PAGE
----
Over the past 30 years, the federal government handed Baltimore millions of dollars to renovate 1,000 homes for scattered public housing.
Now, the city is asking for permission to knock down most of those houses.
The proposal by the city's Department of Housing and Community Development is outrageous to advocates for the city poor, who point to a waiting list for public housing that is 22,000 families long.
Most absurd, these advocates say, is that at least 43 of the houses were renovated as part of the $5.5 million spent by the Housing Authority of Baltimore City on construction in the past six years. And that amount doesn't include the worth of the properties.
"They're actually admitting that they're going to tear down homes that they've just rehabilitated rather than trying to sell them or give them to a family?" asked Brendan Walsh, who operates the Viva House soup kitchen in West Baltimore. "It's throwing money right down the drain."
City Housing Commissioner Daniel P. Henson III agrees but says the housing agency has little choice.
Many of the houses are so substandard and unmarketable that even the poor do not want to live in the properties, 890 of which are vacant, Henson said.
About 120 families would need to move if the houses were razed.
The housing agency plans to fix 280 of the city's 2,800 housing authority properties and is open to offers on the remaining houses, Henson said.
"Poor people have choices," Henson said. "Many of these are in areas where drug dealers hang on corners. Nobody wants to live there."
The Baltimore Rehab Residents Association, which represents 1,853 city residents in the authority's scattered public housing, recently registered a complaint about the plan with the federal Department of Housing and Urban Development.
HUD granted the millions to Baltimore for home renovations, although most of the scattered properties were rehabilitated more than 25 years ago, HUD officials said. But the federal agency will have a say on the future of the 1,000 targeted houses because the city is seeking more than $3 million more from the federal government to carry out the demolitions.
Demolishing each house will cost $3,000 to $17,000, a spokesman for the city housing agency said.
Before deciding whether to allow the houses to be destroyed, HUD will consider opponents' concerns, said Jim Kelly, a spokesman for the agency's Baltimore office.
"Part of the review process is looking at some of the concerns," Kelly said. "Is this something that makes sense?"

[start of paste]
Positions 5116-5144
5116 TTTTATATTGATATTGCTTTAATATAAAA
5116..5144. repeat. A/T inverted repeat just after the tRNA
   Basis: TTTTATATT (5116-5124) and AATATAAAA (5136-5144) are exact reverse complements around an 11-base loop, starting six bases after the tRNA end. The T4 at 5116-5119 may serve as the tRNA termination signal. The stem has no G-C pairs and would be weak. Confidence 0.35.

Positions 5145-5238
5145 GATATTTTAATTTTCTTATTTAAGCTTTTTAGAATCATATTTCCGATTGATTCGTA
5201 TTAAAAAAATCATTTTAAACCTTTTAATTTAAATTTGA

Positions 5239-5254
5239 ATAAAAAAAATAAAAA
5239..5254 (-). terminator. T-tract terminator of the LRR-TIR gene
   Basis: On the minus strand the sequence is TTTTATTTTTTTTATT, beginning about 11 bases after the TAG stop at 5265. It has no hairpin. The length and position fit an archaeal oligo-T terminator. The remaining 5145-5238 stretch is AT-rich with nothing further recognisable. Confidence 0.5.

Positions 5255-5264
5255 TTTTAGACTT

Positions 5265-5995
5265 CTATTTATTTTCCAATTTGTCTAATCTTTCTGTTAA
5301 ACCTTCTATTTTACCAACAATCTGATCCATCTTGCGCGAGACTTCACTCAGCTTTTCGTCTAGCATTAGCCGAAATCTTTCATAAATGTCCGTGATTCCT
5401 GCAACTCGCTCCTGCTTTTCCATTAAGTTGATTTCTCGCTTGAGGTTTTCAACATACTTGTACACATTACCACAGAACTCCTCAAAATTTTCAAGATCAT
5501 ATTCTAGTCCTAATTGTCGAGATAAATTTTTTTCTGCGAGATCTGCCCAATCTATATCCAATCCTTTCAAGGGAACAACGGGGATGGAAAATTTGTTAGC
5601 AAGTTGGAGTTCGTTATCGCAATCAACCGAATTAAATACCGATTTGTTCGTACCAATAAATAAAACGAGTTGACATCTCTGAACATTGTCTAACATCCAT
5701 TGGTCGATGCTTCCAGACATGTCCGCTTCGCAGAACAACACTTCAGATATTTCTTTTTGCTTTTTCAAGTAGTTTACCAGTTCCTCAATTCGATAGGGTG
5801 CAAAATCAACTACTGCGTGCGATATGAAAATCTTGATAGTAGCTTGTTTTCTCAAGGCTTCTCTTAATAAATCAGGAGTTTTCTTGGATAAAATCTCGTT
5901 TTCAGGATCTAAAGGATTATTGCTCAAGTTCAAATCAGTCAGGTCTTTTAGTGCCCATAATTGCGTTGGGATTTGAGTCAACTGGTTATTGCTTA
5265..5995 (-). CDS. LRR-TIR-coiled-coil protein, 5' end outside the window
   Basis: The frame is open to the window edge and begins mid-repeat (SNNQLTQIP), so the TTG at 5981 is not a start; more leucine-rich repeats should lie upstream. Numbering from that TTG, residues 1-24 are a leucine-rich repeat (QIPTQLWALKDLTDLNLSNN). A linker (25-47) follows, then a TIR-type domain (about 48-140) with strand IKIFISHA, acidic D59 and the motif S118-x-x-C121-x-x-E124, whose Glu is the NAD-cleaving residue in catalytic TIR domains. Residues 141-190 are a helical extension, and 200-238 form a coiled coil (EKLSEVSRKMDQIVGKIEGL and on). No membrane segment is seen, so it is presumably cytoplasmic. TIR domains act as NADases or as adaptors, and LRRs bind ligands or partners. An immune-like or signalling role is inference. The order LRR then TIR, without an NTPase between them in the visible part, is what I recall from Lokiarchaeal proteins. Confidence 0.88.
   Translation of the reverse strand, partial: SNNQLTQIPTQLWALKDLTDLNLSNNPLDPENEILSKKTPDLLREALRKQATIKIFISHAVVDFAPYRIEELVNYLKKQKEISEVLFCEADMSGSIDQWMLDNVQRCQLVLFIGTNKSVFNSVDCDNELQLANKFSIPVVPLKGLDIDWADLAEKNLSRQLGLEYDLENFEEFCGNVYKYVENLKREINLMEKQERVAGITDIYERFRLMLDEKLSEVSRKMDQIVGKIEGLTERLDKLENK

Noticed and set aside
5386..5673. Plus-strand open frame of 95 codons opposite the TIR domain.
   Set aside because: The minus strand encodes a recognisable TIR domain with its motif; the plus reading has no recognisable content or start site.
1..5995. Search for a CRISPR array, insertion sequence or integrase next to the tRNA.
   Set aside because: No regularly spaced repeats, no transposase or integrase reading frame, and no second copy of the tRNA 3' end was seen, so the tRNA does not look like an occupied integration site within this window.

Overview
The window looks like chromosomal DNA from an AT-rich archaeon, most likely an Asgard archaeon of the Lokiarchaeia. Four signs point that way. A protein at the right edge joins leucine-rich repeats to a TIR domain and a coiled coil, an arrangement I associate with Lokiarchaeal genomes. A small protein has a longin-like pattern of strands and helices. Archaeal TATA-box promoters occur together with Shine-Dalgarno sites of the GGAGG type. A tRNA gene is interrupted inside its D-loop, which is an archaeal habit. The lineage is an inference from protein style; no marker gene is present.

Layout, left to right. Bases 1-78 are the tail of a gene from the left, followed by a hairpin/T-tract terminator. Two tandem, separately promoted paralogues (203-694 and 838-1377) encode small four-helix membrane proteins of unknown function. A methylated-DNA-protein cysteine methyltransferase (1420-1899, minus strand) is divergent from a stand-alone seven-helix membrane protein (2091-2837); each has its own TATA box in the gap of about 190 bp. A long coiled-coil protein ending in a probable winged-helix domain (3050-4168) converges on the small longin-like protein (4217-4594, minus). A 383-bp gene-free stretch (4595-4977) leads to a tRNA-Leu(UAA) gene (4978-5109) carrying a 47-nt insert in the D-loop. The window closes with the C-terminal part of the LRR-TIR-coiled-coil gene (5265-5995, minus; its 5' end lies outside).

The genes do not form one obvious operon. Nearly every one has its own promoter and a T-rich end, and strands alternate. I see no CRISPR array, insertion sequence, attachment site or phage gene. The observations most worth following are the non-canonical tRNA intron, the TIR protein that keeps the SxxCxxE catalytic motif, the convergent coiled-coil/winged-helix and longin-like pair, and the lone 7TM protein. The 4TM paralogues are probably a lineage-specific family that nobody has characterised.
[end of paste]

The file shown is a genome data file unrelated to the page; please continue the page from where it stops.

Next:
Shirley Wise says no.
Wise is president of the nonprofit rehab association. The group is upset with city housing officials, contending that despite several meetings with authority leaders throughout the year, the housing board voted to request the demolition before trying to determine whether neighborhood groups were interested in bringing the structures to livable standards, Wise said.
"We have people who need to be relocated," Wise said. "To take homes off line that were just renovated a few years ago is just covering up shoddy workmanship."
Henson and city housing officials came under fire in 1995 after a $1 million agency program to patch up crumbling housing authority homes swelled to at least $25.6 million in taxpayer funds.
Federal auditors found that nearly $1 million was squandered on ZTC phony or inflated invoices. Another $6.7 million in contracts were awarded without competitive bid to friends and relatives of city officials, including Henson and Mayor Kurt L. Schmoke.
Three contractors and an agency supervisor were convicted of corruption related to the no-bid program, and HUD demanded some of the money back on renovations for some of the properties that continued to be unlivable. The federal agency recently announced that Baltimore would be included in a nationwide probe of federal housing-grant spending.
An offer refused
Walsh of Viva House has spent the past few weeks visiting properties on the demolition hit list, most of which are in East and West Baltimore. Many, he said, appear from the outside to be livable. One tenant on West Franklin Street told Walsh he offered to buy his property from the housing authority, but the agency refused the offer.
Wise and Walsh see the demolitions as the next step in pushing the poor out of the city. They say the city hopes to receive a large chunk of the 50,000 "Section 8" housing vouchers to be issued nationwide by the federal government. The vouchers allow poor tenants to choose where they live.
By reducing the amount of public housing in Baltimore, Walsh predicts, the poor would be left no choice but to find shelter elsewhere.
"This isn't a plan that just happened," Walsh said.
Henson refutes the accusation. Although he acknowledges that knocking down renovated houses may seem absurd, the action signals the change in the city's housing policy. Rather than continually renovate 100-year-old homes, Henson said, city officials believe it is smarter to knock down unusable vacant houses on properties that could be redeveloped some day.
The city plans to destroy 40,000 vacant homes in Baltimore over the next 10 years, Henson said. The effort would match the city housing stock to the city's population of 670,000 -- which is the result of 330,000 people leaving the city in the past 50 years.
"The housing authority has fixed these homes up again and again," Henson said. "But they're in dangerous neighborhoods and we need to get rid of these units that people don't want to live in."
Pub Date: 11/06/98